“The part where you count your stitches while crocheting is very meditative because you only focus on what is happening so you can’t hear the bad thoughts and negativities because you are too busy counting”, she said.

She learned Donna’s first crochet from her grandmother when she was 10, but she really got into the game in 2018. As a graphic designer and illustrator, frustrated with her art, she turned to crocheting for a new way of being creative.

SAMPLE TESTER. Donna Paguinto shares a bralette that she made based on a pattern from her crochet colleague Purls PH.

Fully Hooked PH’s Instagram

“I found out amigurumi (that’s a subsection of crochet that you make stuffed animals in) and got hooked instantly! ”she said.

Through amigurumi, she rarely found ways to become more sustainable and environmentally conscious by recycling plastic bottles and textile waste into the toys she made.

Her crochet brand, Fully Hooked PH, started out with their eco-conscious amigurumi projects but has since expanded into making clothes and wearables, which they make sure to include in all sizes.

“I still stand by the environmentally conscious message that has just shifted to slow fashion, and the importance of inclusivity in this craft,” she said.

Size inclusiveness is one of the challenges with crocheting – Donna pointed out that many patterns only prefer small sizes.

That being said, she said that yarn can be expensive and that there are incidents where people copy someone else’s work or even claim it as their own. She also shared that some manufacturers are undercutting their items, leading to customers expecting prices that are too low for handmade items.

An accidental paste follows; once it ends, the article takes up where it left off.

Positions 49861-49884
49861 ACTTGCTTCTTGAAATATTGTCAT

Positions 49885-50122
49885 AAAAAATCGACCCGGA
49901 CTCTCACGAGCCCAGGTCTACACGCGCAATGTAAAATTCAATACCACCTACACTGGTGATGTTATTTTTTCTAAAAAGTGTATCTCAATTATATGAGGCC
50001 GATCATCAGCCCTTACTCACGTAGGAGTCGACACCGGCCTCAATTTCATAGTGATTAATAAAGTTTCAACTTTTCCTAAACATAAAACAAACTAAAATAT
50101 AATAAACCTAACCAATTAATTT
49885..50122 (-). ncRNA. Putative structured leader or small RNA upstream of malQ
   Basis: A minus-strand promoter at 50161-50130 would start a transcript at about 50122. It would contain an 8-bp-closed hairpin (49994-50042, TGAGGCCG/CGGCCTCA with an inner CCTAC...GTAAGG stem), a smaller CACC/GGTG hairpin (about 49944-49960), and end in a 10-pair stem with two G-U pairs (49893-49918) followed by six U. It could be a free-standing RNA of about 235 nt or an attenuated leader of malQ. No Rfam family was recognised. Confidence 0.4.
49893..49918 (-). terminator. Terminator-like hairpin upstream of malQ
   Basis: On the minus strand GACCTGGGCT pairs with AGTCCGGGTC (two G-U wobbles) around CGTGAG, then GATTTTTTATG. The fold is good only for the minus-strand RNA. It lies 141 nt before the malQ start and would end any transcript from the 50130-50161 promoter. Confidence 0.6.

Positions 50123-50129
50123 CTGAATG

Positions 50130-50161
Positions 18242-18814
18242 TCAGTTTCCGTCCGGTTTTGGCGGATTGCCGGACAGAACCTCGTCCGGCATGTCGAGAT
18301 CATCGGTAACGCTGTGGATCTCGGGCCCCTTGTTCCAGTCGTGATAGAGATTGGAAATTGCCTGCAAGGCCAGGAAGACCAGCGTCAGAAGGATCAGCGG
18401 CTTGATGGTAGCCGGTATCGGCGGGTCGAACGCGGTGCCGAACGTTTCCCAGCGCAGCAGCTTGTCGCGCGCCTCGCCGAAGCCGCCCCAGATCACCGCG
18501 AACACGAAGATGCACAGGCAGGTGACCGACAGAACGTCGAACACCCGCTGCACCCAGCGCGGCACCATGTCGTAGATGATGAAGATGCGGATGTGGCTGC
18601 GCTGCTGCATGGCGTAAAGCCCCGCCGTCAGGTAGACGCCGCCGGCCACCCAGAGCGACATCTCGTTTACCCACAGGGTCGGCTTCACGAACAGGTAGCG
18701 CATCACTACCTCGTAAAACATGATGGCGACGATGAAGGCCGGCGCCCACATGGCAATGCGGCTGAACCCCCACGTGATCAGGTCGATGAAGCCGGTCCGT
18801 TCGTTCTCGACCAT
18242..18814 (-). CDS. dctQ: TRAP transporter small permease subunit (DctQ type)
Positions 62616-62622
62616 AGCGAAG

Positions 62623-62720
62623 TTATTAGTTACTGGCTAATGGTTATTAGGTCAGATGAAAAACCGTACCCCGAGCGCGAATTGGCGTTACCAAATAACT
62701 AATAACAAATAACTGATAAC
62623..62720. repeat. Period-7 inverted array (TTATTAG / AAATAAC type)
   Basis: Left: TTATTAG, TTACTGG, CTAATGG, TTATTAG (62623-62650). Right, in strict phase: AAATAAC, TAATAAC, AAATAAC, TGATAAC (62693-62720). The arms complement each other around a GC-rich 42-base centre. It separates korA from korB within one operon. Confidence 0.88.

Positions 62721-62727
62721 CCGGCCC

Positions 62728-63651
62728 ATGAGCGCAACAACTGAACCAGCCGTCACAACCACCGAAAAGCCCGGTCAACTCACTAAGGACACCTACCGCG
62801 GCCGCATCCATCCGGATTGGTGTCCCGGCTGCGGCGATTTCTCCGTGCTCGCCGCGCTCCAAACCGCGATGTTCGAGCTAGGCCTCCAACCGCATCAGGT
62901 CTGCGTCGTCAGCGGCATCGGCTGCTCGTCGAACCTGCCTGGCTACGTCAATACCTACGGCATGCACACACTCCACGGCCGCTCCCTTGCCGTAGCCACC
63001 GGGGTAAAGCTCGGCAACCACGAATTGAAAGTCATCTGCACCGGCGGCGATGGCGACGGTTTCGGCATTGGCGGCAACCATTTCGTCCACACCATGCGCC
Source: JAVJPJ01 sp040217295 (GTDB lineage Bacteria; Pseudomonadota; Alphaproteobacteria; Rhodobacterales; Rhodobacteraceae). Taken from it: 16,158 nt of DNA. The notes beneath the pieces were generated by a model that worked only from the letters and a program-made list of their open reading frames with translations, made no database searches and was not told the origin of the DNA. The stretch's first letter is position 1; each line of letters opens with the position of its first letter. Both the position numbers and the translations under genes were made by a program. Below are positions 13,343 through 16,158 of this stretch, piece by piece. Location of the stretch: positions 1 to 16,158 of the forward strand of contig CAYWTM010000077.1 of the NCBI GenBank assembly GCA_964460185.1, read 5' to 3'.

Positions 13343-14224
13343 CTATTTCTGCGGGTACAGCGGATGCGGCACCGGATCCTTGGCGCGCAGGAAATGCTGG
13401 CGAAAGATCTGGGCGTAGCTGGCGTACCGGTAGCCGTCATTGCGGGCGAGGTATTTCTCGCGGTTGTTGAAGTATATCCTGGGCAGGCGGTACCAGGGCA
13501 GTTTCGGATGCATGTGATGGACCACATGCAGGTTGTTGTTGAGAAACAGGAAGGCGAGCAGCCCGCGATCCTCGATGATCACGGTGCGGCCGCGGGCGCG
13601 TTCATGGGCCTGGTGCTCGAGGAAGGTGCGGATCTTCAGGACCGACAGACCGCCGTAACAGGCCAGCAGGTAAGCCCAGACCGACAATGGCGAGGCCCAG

“Despite all these things, crocheting is still an amazing skill to learn,” she said.

A personal touch

For Ish Perez de Tagle, 26, it was a skill that enabled her to make personalized gifts for her family and friends at the end of a particularly difficult year.

“After the crazy 2020 year, I wanted to give my loved ones Christmas gifts that would really bring them joy, and I felt that handmade gifts are the best way to show my love for them,” she shared. “To see how everyone unpacks my presents, surprised and happy, really warmed my heart at Christmas.”

CHILDLIKE. Ish Perez de Tagle is wearing her favorite project so far: a top based on a pattern by her crochet colleague Heather Ortega.

Instagram by Ish Stitches

Ish finished her medical degree in June 2020 and is currently a medical intern, but because of the pandemic, she had to do her internship online. While her practical medical training has taken a back seat for the time being, she can at least keep her hands busy with crocheting.

Like Donna, Ish began with amigurumi, as well as key rings, but since then she has expanded her crochet portfolio to include wearables and accessories.

As she started learning to do more things, crocheting became a way for her to make the clothes she couldn’t wear as a kid, which brought her Instagram brand, Ish Stitches, to life.

“I like to think that my brand is curated by my inner child who, for fear of judgment and criticism, couldn’t wear all the things they wanted. Now, in my adult years, I finally have the courage to wear anything I want, in all the colors I want. And I’ve never been happier! ”She shared.

ANGRY. Ish Perez de Tagles Olivia Rodrigo-inspired handbag modeled on the crochet company Rotido Handicrafts.

Ish’s page is filled with pastel colors, candy, and pop culture references.

As with Tetel, Donna, and their crocheted contemporaries, the things they make are a testament to the universe of design that can be created from a few simple stitches.

“I really love how you can just start crocheting with a ball of yarn and then use it to create anything you want, be it clothes, plush toys, bags or jewelry and a lot more,” said Ish. “If you can imagine it, you can crochet it.”

As a trend, crocheting is expected to go out of style at some point. But just because of the value it brings to many of its millennial makers, crochet could only stay here. – Rappler.com